• Slide 17
  • Home Base at the End of the Day Review homework assignments Make sure student has materials needed for homework Review any social concerns of the day Overview any changes in the routine for the next day Priming for activities Allow time for transition from school to bus 172010WV Autism Training Center
  • Slide 18
  • Easily Distracted By Sights and Sounds Seat student in low traffic area of classroom Use carpeting Face desks away from windows/doors Teach student when he or she can and cannot use computer (cover when not in use) Seat students away from toys and books Help child to learn how to handle distractions over time
  • Slide 19
  • Sensitivity to Touch Avoid touching student initially Teach tolerance to touch
  • Slide 20
  • Sensitivity to Smells Avoid using perfumes or heavy lotions Seat student near open door or open window in rooms with strong smells (art room) Ask custodian to order and use unscented cleaning supplies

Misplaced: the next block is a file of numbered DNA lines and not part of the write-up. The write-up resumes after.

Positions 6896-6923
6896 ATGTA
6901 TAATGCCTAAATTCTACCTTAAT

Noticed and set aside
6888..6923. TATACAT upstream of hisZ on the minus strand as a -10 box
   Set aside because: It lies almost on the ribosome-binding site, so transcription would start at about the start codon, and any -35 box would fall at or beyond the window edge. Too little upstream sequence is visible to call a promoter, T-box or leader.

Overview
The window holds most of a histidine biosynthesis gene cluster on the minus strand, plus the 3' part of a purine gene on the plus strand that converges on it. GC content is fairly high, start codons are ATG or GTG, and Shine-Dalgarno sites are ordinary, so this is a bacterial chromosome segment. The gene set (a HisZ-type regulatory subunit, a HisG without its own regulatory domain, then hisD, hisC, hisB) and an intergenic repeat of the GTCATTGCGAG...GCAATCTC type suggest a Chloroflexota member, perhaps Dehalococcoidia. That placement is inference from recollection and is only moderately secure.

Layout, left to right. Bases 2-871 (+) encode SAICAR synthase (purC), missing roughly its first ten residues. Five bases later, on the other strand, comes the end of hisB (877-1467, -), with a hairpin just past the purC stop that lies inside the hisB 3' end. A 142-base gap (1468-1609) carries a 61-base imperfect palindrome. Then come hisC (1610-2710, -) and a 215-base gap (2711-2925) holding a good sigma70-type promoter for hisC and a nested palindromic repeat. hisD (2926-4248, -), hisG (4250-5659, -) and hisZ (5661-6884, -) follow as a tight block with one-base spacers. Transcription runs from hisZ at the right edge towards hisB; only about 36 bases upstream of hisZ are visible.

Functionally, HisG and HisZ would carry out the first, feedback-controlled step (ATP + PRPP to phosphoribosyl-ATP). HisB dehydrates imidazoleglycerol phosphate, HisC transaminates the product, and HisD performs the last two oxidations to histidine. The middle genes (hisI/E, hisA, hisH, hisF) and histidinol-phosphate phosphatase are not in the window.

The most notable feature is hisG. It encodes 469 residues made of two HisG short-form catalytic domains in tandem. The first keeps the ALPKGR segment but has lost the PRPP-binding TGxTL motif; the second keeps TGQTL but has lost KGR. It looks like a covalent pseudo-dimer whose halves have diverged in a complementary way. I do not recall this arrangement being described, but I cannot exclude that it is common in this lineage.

• Slide 21
  • Sensitivity to Sounds Move student away from sounds Use soft voice when possible Have student use earplugs or headphones (when appropriate) Install carpeting or carpet remnants Put material under desk legs Prepare student for sound (before bell rings, fire drills) Gradually teach tolerance to sounds
  • Slide 22
  • Sensitivity to Light Lower levels of light Turn off overhead lights Try different colors of light Have student use sunglasses or baseball cap Move students seat from reflections on wall Use bulbs that do not flicker
  • Slide 23